A Man's Worm Infection Left Him with a 'Stony Hard' Testicle

A photomicrograph of Brugia malayi in larval form, one of several roundworms that can cause lymphatic filariasis
Image: CDC

There’s no good place for parasitic worms to wreak havoc in the human body, but doctors in India say their 80-year-old patient developed a particularly unfortunate case. The man’s worm infection left him with a massively swollen, calcified right testicle.

According to the paper, published earlier this month in BMJ Reports, the man had visited the doctor complaining of blood in his urine, a common sign of a urinary tract infection. But when he was physically examined, doctors spotted that he had a “grossly enlarged” right testicle next to his normal left testicle. What’s more, the testicle felt “stony hard” to the touch.

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Image: Goel A, Kumar P, Jain M, et al, BMJ Reports

Once the man was examined via CT scan, doctors saw a fluid-filled sac that wasn’t supposed to be there. The type of sac they discovered is called a hydrocele, which forms when fluid builds up in a thin lining that surrounds a testicle. It often shows up in newborns, disappearing by the time they turn one without causing any damage. But when it happens in older men, it’s usually because of a local injury or inflammation to the scrotum, the latter of which is often caused by an infection.

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In this case, doctors suspected that the man had been infested by a species of filarial worm, which are thread-like nematodes commonly found in hotter areas of the world. These worms are spread to people as larva via mosquito bite, then migrate to the lymph nodes scattered across the body, including the ones near our scrotum.

At first, some victims may experience little more than a flu-like illness, while most will feel nothing. But if an infection goes untreated, the larva produced by adult worms can go on to block important lymphatic vessels that trigger bouts of painful swelling and make people more vulnerable to other infections. If this happens for long enough, the swelling can permanently disfigure the affected parts of the body, a condition known as elephantiasis.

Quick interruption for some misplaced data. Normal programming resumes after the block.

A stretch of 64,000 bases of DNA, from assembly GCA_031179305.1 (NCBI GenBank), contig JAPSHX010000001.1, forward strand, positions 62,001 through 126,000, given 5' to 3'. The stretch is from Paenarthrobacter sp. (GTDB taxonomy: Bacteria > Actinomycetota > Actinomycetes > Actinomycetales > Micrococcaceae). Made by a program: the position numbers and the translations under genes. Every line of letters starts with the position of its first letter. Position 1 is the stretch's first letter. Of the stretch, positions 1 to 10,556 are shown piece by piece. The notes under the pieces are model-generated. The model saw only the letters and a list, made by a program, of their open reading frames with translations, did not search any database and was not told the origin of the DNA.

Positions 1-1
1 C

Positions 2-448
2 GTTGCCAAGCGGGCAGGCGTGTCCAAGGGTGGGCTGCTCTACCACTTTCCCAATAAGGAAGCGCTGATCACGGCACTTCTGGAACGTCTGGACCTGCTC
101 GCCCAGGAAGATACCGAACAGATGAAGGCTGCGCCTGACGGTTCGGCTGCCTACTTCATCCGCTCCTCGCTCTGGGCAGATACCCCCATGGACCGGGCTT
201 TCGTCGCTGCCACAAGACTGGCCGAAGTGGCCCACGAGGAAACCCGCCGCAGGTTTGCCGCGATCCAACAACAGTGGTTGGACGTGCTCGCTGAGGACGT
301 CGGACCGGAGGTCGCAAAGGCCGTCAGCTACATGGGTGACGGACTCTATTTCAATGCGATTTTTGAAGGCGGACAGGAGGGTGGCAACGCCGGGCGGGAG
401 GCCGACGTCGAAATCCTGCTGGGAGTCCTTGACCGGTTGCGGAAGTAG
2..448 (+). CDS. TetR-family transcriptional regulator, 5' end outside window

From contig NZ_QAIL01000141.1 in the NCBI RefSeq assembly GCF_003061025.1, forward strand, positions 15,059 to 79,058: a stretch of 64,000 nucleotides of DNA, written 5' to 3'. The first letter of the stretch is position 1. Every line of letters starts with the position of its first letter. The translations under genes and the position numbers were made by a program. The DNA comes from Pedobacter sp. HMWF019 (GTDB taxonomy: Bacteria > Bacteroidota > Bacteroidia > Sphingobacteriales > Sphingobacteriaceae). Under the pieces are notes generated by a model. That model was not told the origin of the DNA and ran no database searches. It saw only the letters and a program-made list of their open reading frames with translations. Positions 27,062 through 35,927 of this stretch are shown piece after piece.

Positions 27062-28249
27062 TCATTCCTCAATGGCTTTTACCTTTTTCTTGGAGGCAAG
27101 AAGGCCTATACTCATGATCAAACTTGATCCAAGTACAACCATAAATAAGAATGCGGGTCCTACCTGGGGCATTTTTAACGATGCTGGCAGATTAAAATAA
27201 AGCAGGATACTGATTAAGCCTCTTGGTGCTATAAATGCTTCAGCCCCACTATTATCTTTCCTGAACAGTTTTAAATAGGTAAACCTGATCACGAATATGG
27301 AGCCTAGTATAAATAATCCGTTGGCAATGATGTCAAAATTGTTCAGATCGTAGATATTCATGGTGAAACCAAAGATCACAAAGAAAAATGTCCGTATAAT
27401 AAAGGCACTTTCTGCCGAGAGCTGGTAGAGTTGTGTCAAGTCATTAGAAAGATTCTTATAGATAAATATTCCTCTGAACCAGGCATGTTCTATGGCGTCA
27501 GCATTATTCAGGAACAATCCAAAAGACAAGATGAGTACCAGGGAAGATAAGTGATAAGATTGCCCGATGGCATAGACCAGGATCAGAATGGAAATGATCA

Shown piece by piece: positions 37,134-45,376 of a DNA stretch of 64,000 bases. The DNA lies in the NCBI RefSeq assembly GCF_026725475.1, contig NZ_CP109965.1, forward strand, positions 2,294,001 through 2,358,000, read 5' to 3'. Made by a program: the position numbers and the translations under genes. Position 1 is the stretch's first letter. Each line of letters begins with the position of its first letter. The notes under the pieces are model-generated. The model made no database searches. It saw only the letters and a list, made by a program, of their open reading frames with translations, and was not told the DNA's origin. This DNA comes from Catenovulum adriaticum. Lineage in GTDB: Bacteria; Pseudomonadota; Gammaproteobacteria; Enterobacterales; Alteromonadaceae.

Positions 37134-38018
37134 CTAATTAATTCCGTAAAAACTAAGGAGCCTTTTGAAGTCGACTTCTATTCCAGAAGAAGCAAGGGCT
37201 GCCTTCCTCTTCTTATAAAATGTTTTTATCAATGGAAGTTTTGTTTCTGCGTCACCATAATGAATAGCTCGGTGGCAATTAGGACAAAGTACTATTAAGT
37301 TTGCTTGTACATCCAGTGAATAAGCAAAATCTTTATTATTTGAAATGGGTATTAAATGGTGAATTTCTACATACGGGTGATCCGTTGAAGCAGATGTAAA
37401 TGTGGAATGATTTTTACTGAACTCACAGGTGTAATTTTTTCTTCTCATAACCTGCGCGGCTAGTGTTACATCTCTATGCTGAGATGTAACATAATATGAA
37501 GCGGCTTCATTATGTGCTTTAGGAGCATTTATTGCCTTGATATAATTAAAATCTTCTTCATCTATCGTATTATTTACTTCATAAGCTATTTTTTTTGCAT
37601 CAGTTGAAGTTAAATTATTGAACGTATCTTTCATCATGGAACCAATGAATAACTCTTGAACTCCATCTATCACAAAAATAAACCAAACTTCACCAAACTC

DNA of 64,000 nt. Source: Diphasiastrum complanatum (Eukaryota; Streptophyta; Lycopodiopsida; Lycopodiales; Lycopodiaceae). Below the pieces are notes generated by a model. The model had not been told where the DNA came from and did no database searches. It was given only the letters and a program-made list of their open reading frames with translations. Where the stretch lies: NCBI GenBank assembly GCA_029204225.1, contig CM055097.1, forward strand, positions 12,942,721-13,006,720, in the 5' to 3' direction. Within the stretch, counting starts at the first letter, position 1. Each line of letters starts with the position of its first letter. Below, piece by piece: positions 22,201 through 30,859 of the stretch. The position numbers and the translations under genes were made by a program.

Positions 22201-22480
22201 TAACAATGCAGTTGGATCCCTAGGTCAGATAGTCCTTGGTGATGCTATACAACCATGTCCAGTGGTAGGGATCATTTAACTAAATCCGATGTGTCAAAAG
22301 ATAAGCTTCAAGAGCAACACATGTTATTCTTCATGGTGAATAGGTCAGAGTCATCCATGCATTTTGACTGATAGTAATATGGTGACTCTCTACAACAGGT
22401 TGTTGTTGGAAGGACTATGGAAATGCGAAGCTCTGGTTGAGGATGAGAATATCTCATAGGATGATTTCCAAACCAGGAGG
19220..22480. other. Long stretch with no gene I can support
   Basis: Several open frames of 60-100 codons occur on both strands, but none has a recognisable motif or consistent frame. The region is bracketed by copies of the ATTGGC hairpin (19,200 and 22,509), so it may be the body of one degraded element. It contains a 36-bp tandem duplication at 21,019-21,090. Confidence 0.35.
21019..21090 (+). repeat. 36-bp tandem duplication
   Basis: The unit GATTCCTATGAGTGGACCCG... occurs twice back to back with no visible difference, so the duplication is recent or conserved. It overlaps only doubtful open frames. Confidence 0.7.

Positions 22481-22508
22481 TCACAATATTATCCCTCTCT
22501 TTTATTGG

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Lymphatic filariasis, as it’s known, is unfortunately endemic in India. And in endemic parts of the world, these infections are actually the most common cause of hydrocele in men, according to the case study authors. But the “eggshell calcification” of the man’s testicle is an extremely rare complication, likely the result of a very long infection within the sac, one that caused calcium to form around it.

These infections are only somewhat treatable in endemic areas. Current drugs taken yearly can kill off most of the larval worms produced by adults, which can lower the risk of complications and cut off the cycle of transmission from infected people back to mosquitos. But they have a limited effect on adult worms, which can live up to eight years in the body. Other treatments such as surgery are also needed for the complications caused by a chronic infection, including the removal of hydroceles.

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The authors don’t describe how their patient was treated. But echoing recommendations established by the World Health Organization, they do advocate that people living in high-risk areas are treated with anti-filarial drugs annually, regardless of their infection status. According to WHO, nearly 900 million people in 49 countries are in need of preventive treatment, while 25 million men with the infection have hydroceles.

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About the author

Ed Cara

Science writer at Gizmodo and pug aficionado elsewhere